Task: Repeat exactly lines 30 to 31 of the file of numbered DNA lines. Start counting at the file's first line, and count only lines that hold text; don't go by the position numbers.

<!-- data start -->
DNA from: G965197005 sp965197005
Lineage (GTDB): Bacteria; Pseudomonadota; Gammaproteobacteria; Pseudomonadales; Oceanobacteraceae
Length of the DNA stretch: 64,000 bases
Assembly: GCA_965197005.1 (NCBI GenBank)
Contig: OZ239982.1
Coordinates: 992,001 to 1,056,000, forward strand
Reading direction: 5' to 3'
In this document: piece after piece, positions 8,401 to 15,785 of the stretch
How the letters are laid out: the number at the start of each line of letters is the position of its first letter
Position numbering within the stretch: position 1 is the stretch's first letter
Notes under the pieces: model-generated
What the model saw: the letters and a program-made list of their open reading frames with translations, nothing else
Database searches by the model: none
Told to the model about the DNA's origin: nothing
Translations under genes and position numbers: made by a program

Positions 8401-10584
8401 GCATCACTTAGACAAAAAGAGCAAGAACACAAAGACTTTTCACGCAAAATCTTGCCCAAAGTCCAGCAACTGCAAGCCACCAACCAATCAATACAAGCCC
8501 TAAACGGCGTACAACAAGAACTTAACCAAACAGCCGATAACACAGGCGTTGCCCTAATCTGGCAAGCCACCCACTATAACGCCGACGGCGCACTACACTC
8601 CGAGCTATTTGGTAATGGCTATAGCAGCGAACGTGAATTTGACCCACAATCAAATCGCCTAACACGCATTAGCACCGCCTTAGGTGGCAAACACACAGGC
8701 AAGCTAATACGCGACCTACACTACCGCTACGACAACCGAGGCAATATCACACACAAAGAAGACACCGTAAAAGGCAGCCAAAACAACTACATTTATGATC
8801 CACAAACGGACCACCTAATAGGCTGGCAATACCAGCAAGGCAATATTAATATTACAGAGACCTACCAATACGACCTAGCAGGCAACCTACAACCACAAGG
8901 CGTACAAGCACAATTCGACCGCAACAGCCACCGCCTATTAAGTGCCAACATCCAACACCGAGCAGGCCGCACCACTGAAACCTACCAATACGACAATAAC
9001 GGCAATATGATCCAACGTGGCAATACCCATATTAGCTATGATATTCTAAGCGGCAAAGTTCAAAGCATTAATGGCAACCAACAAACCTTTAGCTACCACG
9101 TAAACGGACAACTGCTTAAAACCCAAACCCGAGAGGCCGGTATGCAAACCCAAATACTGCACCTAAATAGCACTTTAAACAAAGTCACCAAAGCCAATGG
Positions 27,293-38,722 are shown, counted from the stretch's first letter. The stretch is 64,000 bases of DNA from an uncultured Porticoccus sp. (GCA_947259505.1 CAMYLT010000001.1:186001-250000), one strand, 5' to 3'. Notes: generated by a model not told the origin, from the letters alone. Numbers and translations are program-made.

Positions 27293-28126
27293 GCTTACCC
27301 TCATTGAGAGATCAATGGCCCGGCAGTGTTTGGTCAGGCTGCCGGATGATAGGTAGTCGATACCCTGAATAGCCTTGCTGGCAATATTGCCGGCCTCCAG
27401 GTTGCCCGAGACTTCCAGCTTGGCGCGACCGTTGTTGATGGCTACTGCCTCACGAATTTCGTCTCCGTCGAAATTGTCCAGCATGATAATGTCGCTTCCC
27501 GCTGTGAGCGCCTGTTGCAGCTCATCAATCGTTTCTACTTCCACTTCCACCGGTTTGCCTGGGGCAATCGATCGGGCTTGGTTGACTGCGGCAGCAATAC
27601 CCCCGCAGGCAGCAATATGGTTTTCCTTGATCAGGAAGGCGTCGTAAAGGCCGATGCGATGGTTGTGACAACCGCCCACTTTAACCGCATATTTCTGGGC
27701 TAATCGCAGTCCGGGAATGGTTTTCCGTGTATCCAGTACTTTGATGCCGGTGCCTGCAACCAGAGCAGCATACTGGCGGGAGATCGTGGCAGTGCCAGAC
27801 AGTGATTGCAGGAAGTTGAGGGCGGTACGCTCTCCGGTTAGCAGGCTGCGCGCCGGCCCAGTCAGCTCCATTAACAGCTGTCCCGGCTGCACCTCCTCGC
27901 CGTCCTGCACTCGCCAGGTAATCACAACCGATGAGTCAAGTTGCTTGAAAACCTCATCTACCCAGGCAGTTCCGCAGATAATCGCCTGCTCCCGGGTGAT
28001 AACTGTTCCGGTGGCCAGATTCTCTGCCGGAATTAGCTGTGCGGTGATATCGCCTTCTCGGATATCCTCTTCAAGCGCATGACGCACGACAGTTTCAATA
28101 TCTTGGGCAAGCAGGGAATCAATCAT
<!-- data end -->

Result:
27501 GCTGTGAGCGCCTGTTGCAGCTCATCAATCGTTTCTACTTCCACTTCCACCGGTTTGCCTGGGGCAATCGATCGGGCTTGGTTGACTGCGGCAGCAATAC
27601 CCCCGCAGGCAGCAATATGGTTTTCCTTGATCAGGAAGGCGTCGTAAAGGCCGATGCGATGGTTGTGACAACCGCCCACTTTAACCGCATATTTCTGGGC